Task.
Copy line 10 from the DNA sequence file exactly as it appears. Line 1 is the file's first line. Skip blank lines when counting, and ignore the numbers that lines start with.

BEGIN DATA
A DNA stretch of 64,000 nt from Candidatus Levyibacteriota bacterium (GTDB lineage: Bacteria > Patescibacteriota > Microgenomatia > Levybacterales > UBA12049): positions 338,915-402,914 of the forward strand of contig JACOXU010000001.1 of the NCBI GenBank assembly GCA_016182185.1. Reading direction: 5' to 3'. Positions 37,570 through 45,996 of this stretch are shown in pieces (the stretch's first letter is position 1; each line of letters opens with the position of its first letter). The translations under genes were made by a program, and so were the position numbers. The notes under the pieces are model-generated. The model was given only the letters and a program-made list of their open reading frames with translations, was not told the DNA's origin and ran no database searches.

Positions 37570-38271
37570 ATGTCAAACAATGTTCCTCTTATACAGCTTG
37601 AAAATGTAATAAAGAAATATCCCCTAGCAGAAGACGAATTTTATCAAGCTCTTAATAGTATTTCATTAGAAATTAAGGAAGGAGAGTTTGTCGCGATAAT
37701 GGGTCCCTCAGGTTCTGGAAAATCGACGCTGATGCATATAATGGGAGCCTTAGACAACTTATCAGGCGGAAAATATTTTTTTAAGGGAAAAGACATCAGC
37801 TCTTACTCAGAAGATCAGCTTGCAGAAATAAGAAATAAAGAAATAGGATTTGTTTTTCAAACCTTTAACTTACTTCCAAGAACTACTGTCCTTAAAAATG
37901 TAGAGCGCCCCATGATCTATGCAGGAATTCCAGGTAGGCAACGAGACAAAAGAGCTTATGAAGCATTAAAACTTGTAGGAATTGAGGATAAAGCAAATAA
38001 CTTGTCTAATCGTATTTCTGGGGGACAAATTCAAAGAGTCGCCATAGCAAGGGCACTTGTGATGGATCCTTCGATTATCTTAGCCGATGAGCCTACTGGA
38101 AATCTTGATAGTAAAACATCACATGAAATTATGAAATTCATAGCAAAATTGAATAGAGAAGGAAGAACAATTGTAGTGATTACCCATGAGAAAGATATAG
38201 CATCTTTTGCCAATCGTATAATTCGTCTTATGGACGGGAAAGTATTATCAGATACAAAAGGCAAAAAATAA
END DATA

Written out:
38201 CATCTTTTGCCAATCGTATAATTCGTCTTATGGACGGGAAAGTATTATCAGATACAAAAGGCAAAAAATAA